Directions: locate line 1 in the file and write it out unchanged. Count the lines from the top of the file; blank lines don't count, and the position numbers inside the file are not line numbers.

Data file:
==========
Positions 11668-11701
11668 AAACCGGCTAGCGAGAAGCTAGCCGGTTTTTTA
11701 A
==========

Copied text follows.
Positions 11668-11701